Harrisburg was at the crossroads of the eastern system, and the largest city on the PRR between Philadelphia and Pittsburgh. From the east passenger trains originated from Philadelphia, New York City, Baltimore and Washington DC, from the west traffic came via Buffalo and Pittsburgh gateways to the North, South and West.

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The surviving passenger station, built between 1885-87 is the third such built by the PRR in the general area between Mulberry and Market Streets. Constructed of brick and stone, the Queen Anne style station was altered several times during the early 20th Century and featured details like facing granite and brick fireplaces in the main waiting room, coffered ceilings, wood paneling and intricate mosaic tile floor patterns. After a destructive fire in 1904, the station was completely remodeled restoring the unique gambrel roof while converting the attic space into a third floor for offices adding the eight dormers on the front (east) elevation. A major addition to facilitate the electrification to Harrisburg in 1936-37 added a two story, three bay extensions on the south end of the building to accommodate the new Power Dispatcher’s facility and State Interlocking.

Train shed interior looking east. Notice the intricate iron work on the stair railings and trusses. The active center platform has been elevated to accommodate Amtrak/ ADA compliance needs but the remaining low level platforms are still traditional herringbone brick with stone curbs. This shed is one of few remaining examples of a style of station that was once commonplace in America.

Train shed interior looking east. Notice the intricate iron work on the stair railings and trusses. The active center platform has been elevated to accommodate Amtrak/ ADA compliance needs but the remaining low level platforms are still traditional herringbone brick with stone curbs. This shed is one of few remaining examples of a style of station that was once commonplace in America.

The surviving train sheds behind and to the east of the station were of even greater significance. When constructed they were considered some of the largest of its time, utilizing historic Fink trusses constructed of wood and iron to support the roof. The twin station sheds were extended at various times and measure roughly 540 feet in length providing shelter to 8 of the 10 station tracks maintained in the busy terminal.

View from photographer Harlen Hambright, taken during the 1981 HAER survey. Survey caption reads "View, looking north (railroad west) under shed from concourse, showing exposed truss after shed roofing was removed." Collection of the Historic American Engineering Record, National Park Service.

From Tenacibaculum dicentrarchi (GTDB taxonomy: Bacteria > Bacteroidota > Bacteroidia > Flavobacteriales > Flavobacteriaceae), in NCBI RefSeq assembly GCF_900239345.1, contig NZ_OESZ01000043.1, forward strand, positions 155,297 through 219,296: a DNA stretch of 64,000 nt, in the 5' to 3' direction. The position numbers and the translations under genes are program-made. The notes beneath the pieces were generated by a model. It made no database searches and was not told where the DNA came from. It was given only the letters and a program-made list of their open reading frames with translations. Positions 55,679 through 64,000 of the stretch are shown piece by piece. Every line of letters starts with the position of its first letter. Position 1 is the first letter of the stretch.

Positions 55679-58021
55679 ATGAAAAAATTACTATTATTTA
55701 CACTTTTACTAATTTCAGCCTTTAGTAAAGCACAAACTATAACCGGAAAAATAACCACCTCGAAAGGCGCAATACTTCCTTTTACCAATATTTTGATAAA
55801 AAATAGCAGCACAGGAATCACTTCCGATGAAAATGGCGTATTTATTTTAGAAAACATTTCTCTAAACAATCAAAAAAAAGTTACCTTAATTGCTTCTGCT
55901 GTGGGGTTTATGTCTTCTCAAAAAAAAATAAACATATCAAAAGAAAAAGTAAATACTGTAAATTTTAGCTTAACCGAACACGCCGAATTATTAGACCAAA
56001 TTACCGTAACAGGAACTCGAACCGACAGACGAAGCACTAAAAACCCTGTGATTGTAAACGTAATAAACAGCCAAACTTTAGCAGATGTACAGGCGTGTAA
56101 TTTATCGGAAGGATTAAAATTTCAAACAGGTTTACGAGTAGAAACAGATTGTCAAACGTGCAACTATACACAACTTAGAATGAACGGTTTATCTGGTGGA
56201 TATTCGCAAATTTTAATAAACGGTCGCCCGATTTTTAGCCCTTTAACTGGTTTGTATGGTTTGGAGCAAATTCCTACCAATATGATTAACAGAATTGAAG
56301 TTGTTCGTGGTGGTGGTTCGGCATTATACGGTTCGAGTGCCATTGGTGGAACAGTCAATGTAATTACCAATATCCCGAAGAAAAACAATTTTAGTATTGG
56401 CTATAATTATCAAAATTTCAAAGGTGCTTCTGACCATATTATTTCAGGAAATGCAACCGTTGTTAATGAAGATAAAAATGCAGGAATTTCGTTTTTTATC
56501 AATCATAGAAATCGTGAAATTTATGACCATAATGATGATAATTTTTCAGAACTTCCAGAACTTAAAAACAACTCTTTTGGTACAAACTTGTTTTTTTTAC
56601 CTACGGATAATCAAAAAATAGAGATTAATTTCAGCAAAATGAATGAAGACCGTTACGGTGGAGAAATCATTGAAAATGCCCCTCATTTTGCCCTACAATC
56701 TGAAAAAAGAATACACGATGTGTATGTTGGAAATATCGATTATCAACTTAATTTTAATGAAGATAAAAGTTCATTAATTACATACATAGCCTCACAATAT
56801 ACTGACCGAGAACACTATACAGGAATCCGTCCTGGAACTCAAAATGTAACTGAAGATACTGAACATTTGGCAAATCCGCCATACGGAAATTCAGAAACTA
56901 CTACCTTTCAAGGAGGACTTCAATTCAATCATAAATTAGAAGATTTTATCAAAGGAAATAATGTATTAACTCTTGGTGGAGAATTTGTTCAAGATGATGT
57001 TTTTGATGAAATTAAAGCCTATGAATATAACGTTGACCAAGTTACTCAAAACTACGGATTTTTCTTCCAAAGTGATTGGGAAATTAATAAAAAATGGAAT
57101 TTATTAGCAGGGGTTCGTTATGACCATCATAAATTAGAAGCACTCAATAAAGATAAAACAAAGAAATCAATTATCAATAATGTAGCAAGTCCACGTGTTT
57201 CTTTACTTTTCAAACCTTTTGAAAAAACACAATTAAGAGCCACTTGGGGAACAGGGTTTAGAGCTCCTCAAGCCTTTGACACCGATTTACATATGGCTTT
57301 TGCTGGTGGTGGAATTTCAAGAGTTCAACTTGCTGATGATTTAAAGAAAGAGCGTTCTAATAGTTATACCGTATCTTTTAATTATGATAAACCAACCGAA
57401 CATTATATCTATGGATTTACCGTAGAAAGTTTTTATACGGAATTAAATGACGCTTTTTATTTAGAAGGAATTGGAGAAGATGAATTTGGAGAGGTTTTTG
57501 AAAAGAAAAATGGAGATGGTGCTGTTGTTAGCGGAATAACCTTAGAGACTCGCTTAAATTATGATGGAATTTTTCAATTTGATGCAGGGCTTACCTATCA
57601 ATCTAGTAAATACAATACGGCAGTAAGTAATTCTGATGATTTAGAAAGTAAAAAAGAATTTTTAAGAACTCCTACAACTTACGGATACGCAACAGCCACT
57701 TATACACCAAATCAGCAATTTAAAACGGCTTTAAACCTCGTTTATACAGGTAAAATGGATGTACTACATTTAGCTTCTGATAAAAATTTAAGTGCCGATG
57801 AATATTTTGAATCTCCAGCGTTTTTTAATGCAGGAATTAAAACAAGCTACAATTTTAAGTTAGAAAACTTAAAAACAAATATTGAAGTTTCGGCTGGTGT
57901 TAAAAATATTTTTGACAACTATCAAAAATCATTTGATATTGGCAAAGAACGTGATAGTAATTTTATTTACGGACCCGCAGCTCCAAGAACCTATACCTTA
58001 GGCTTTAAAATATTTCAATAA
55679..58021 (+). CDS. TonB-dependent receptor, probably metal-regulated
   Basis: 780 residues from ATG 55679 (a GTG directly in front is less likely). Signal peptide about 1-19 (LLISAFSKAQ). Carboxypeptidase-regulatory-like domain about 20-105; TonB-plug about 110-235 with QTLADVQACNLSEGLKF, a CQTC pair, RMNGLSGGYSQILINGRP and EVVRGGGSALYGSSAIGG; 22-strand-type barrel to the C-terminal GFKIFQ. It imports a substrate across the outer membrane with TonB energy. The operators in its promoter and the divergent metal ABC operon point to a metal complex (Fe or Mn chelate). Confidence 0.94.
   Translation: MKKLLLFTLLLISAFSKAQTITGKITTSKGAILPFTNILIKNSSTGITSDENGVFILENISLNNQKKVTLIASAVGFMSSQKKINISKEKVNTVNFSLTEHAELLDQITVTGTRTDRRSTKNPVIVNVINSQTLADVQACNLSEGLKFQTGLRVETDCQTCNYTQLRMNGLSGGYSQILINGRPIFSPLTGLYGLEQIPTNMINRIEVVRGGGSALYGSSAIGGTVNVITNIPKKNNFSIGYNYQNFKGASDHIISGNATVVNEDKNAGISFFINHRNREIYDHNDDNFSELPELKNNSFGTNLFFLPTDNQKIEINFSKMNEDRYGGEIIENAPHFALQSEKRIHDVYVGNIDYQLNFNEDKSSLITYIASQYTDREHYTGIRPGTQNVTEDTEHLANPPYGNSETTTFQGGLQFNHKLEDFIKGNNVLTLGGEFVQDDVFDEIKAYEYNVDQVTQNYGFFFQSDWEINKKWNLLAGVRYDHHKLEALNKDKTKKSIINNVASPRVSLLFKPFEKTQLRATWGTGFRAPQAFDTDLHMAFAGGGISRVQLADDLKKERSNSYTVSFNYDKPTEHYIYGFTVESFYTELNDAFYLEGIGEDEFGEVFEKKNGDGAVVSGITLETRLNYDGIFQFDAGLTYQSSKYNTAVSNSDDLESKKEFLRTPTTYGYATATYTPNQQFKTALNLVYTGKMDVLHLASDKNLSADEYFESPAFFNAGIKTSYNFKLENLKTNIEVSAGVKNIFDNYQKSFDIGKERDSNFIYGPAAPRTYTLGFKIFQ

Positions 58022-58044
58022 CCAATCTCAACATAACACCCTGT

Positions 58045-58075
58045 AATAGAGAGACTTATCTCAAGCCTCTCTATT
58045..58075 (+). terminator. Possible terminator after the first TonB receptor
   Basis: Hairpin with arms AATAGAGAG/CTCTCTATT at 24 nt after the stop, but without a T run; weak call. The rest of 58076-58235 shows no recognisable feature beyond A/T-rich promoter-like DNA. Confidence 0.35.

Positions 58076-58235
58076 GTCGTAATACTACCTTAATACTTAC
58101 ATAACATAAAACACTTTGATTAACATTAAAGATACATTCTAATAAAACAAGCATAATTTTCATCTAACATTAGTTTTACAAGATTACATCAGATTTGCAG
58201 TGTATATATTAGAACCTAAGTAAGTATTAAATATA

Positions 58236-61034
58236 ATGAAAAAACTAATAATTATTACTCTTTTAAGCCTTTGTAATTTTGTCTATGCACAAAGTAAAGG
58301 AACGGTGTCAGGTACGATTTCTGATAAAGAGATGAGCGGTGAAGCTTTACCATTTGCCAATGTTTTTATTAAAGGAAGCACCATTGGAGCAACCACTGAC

View from photographer Harlen Hambright, taken during the 1981 HAER survey. Survey caption reads "View, looking north (railroad west) under shed from concourse, showing exposed truss after shed roofing was removed." Collection of the Historic American Engineering Record, National Park Service.

Current view of the south (railroad east) end of the station bound by the Mulberry Street Viaduct itself a beautiful curved concrete arch bridge. The track curving off from the bottom right is Norfolk Southern's connection with the former Reading Company Lebanon Branch, now part of the busy Harrisburg Line. The track immediately behind that and parallel to the station is the Royalton Branch which provides freight an alternate route off the Port Road via Shocks Mill, running alongside Amtrak's Keystone Line west of Roy Interlocking.

Current view of the south (railroad east) end of the station bound by the Mulberry Street Viaduct itself a beautiful curved concrete arch bridge. The track curving off from the bottom right is Norfolk Southern's connection with the former Reading Company Lebanon Branch, now part of the busy Harrisburg Line. The track immediately behind that and parallel to the station is the Royalton Branch which provides freight an alternate route off the Port Road via Shocks Mill, running alongside Amtrak's Keystone Line west of Roy Interlocking.

Today the passenger terminal and sheds survive and are on the National Register of Historic Places and are also designated as a National Engineering Landmark. Known as the Harrisburg Transportation Center, the building serves both bus lines and Amtrak, where the Keystone Service from Philadelphia and New York Terminates, and the daily New York – Pittsburgh Pennsylvanian calls in each direction. While passenger train service is a mere ghost of what it used to be, the historic building survives as a monument of what rail travel used to be for future generations.

Situated on the former #5 Station track, PRR class GG-1# #4859 resides as part of a permanent display owned and maintained by the Harrisburg Chapter of the National Railway Historical Society, also accompanied by a class N6b PRR Cabin Car (caboose to non-PRR people). The 4859 is of particular significance to Harrisburg as it hauled the first scheduled electric powered passenger train into the station in 1938. The locomotive was part of a fleet of 140 locomotives built by both the PRR in Altoona and General Electric, the ubiquitous G,  was the workhorse of both the limiteds, regional and local passenger/ mail trains as well as freight on the PRR. The last operational  GG-1 ran in October of 1983 and 16 survive around the US as static displays.

Situated on the former #5 Station track, PRR class GG-1# #4859 resides as part of a permanent display owned and maintained by the Harrisburg Chapter of the National Railway Historical Society, also accompanied by a class N6b PRR Cabin Car (caboose to non-PRR people). The 4859 is of particular significance to Harrisburg as it hauled the first scheduled electric powered passenger train into the station in 1938. The locomotive was part of a fleet of 140 locomotives built by both the PRR in Altoona and General Electric, the ubiquitous G,  was the workhorse of both the limiteds, regional and local passenger/ mail trains as well as freight on the PRR. The last operational  GG-1 ran in October of 1983 and 16 survive around the US as static displays.